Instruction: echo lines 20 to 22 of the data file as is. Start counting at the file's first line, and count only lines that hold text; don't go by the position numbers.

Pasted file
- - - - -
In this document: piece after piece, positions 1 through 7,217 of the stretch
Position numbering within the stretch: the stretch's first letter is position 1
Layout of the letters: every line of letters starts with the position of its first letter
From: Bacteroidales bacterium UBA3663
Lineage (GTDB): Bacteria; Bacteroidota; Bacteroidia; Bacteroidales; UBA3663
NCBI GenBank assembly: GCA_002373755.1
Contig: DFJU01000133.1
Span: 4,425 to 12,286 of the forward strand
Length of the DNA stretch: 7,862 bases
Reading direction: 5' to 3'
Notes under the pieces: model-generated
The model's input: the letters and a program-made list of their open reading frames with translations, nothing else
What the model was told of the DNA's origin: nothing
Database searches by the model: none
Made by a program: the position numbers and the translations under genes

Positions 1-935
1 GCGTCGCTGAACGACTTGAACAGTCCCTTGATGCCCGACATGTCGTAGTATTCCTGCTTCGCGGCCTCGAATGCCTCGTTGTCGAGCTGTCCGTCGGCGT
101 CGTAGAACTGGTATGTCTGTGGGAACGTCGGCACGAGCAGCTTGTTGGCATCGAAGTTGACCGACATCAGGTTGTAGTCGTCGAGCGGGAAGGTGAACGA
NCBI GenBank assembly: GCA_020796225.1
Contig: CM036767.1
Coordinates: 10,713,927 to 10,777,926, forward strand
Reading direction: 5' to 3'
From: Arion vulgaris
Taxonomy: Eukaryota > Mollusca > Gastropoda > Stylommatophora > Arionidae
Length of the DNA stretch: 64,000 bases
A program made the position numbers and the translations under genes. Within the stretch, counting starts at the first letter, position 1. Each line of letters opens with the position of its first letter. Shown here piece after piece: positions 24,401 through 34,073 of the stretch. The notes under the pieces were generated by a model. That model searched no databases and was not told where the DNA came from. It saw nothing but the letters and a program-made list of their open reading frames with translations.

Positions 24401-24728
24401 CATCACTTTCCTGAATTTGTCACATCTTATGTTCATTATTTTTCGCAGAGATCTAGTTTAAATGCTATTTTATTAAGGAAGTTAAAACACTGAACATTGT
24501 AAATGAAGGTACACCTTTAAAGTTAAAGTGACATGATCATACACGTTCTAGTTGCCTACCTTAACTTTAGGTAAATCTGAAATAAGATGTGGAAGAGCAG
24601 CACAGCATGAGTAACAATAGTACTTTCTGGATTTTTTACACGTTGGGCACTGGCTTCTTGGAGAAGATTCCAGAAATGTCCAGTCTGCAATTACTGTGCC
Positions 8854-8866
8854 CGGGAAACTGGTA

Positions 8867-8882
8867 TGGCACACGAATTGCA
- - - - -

Contig: CM036767.1
Coordinates: 10,713,927 to 10,777,926, forward strand
Reading direction: 5' to 3'